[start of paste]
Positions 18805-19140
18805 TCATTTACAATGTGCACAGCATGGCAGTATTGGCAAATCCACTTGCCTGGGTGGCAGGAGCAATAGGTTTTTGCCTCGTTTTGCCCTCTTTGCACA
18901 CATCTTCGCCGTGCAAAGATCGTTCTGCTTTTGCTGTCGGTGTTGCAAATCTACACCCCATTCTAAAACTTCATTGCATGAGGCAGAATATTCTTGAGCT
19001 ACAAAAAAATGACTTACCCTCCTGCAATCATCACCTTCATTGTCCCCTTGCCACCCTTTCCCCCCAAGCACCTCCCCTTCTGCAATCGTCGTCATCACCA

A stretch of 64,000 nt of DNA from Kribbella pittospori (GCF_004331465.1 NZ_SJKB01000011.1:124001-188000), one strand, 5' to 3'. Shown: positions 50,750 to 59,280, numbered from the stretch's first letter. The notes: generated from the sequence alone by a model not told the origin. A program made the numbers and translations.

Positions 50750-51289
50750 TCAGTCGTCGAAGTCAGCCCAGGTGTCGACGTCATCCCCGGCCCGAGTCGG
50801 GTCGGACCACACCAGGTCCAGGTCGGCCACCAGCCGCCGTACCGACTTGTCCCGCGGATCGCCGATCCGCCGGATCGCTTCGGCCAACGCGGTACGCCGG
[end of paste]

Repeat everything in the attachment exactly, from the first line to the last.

Positions 18805-19140
18805 TCATTTACAATGTGCACAGCATGGCAGTATTGGCAAATCCACTTGCCTGGGTGGCAGGAGCAATAGGTTTTTGCCTCGTTTTGCCCTCTTTGCACA
18901 CATCTTCGCCGTGCAAAGATCGTTCTGCTTTTGCTGTCGGTGTTGCAAATCTACACCCCATTCTAAAACTTCATTGCATGAGGCAGAATATTCTTGAGCT
19001 ACAAAAAAATGACTTACCCTCCTGCAATCATCACCTTCATTGTCCCCTTGCCACCCTTTCCCCCCAAGCACCTCCCCTTCTGCAATCGTCGTCATCACCA

A stretch of 64,000 nt of DNA from Kribbella pittospori (GCF_004331465.1 NZ_SJKB01000011.1:124001-188000), one strand, 5' to 3'. Shown: positions 50,750 to 59,280, numbered from the stretch's first letter. The notes: generated from the sequence alone by a model not told the origin. A program made the numbers and translations.

Positions 50750-51289
50750 TCAGTCGTCGAAGTCAGCCCAGGTGTCGACGTCATCCCCGGCCCGAGTCGG
50801 GTCGGACCACACCAGGTCCAGGTCGGCCACCAGCCGCCGTACCGACTTGTCCCGCGGATCGCCGATCCGCCGGATCGCTTCGGCCAACGCGGTACGCCGG